Angélique (Michèle Mercier) roars back to life in this lively third installment in the five-film series, which sees her becoming a crucial instrument in the affairs of Louis XIV, and thus the subject of much palace intrigue. When Angelique accepts a diplomatic assignment to the Persian ambassador Bachtiary-Bey (Sami Frey), she’s rewarded with Peyrac’s estate — now she has two manors — but ends up as a kind of political prisoner, the captive of Bachtiary-Bey, who intends to rape and perhaps murder her. Rescued in the nick of time (by a Hungarian prince!), she returns to the king’s court, where she’s regarded with dismay by the king’s wife and actively scorned by the king’s current mistress, who senses impending obsolescence. The second half of the film is the most brashly inventive part of the series so far, including one recurring character’s death, another’s return from the grave, multiple attempts on Angélique’s life, and even a black mass.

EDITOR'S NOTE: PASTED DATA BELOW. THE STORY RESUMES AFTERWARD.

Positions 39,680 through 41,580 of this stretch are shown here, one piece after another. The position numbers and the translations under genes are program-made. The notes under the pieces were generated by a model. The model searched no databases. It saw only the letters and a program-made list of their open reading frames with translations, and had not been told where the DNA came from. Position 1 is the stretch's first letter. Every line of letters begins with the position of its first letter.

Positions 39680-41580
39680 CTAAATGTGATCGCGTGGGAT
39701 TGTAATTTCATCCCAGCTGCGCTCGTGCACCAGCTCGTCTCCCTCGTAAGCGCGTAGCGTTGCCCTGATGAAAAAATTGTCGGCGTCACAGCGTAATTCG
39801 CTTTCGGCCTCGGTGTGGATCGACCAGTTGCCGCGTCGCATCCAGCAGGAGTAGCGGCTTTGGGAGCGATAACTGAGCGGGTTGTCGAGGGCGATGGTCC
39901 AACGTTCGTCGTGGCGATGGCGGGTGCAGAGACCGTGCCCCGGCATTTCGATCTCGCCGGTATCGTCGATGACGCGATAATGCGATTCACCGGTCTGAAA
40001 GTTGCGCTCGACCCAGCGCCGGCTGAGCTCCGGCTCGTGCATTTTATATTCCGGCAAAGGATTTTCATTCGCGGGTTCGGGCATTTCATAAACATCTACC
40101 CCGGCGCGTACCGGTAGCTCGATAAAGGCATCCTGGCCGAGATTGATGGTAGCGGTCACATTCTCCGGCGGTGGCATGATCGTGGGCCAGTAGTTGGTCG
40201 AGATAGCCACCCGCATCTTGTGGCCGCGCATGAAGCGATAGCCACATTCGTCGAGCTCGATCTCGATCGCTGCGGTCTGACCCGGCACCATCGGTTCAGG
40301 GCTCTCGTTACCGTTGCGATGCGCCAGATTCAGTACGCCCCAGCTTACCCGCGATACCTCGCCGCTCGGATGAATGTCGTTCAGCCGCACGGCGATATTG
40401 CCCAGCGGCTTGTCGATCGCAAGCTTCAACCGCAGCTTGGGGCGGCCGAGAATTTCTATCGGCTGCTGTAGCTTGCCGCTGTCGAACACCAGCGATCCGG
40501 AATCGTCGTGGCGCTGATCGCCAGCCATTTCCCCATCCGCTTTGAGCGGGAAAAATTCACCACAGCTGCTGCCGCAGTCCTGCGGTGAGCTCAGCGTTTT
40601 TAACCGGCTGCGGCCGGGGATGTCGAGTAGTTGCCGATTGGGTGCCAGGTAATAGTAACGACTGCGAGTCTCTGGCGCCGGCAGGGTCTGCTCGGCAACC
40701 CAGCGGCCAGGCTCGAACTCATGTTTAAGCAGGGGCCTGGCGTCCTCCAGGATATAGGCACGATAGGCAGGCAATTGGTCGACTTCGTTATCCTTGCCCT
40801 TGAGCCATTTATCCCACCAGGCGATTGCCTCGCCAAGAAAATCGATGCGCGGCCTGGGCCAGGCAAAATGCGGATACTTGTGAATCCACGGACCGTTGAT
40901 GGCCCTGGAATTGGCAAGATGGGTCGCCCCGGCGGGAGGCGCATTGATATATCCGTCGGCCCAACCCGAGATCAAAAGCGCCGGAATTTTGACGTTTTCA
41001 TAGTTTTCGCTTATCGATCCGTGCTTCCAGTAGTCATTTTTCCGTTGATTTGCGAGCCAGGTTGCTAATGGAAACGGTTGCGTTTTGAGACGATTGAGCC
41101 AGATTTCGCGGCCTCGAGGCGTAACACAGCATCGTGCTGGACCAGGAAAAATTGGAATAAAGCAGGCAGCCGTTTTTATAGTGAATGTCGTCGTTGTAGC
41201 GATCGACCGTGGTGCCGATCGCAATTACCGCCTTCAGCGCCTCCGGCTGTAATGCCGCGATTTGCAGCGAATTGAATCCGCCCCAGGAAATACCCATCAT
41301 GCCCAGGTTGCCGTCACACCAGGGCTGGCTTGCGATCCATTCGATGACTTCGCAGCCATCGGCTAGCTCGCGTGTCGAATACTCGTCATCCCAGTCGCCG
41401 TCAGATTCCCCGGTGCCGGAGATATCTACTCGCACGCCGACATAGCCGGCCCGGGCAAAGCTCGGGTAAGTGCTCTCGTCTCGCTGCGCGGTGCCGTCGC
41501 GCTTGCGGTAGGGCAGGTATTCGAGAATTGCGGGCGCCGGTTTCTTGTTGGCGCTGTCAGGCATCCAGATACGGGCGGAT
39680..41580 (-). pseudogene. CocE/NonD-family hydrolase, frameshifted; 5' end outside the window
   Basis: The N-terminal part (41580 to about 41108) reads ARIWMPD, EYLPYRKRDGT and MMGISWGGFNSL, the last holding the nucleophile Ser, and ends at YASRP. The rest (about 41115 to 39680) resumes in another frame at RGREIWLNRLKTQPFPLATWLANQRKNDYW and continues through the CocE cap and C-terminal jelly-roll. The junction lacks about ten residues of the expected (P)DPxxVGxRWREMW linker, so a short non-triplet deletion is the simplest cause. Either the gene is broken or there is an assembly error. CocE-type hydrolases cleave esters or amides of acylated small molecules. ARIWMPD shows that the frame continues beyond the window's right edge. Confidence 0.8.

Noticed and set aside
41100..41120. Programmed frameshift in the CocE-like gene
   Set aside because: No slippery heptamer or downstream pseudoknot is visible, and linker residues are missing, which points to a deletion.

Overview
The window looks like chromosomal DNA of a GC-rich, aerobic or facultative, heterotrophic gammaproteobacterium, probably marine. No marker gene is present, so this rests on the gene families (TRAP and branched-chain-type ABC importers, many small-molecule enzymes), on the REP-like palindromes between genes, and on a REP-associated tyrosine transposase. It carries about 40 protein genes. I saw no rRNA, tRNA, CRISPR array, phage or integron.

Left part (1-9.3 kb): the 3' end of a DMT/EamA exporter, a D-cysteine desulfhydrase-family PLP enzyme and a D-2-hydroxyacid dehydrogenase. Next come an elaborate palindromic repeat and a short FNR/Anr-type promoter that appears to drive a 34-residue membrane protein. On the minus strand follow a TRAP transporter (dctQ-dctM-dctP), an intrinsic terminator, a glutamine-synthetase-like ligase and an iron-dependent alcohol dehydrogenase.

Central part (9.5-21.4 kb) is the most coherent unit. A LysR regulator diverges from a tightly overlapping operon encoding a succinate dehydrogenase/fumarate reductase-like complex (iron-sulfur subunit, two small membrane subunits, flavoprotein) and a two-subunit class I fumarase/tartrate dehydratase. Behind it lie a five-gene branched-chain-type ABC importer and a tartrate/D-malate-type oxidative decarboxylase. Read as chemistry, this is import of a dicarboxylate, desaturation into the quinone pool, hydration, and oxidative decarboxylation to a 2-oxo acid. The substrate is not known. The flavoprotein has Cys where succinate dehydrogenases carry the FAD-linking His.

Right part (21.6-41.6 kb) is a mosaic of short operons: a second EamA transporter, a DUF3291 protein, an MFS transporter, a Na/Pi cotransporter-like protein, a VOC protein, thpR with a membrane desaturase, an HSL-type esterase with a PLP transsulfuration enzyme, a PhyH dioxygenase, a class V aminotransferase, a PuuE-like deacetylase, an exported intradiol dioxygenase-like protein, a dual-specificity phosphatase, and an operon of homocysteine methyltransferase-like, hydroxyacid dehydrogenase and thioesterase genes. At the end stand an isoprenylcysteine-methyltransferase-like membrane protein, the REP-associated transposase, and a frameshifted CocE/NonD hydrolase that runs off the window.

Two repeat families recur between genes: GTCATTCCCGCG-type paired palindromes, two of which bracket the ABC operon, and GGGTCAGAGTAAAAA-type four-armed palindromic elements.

This is a real comedown after the first film in the series, which ended with Angelique de Peyrac enduring an abrupt fall from grace and apparently aligning herself with the Parisian underworld, bent on vengeance. Wonderful Angélique, however, turns out to be a much more straightforward romantic melodrama, showing Angelique as a status-driven career woman and serial monogamist who pulls herself out of poverty as an entrepreneurial restaurateur and hitches herself to royalty by marrying her cousin, Philippe de Plessis-Bellieres (Claude Giraud). She starts the film in thrall to her old sweetheart Nicolas (Giuliano Gemma), eventually falls for the anti-authoritatarian provocateur known as the “dirty poet” (Jean-Louis Trintignant) — the kind of charming rogue who introduces himself by groping your breasts while you sleep — and finally settles for Philippe. There’s a callback to the assassination plot from the first film, but the storyline feels much more middle-of-the-road-historical-romance this time around and the sense of rollicking, slightly bawdy fun has been diminished. Angélique’s wardrobe is still an enticingly fabulous manifestation of costume drama and the whole thing is lovely to look at but somehow the woman herself seems to have lost a stake in the story as appealingly fierce edge of Michéle Mercier’s performance has been dulled. A disappointment.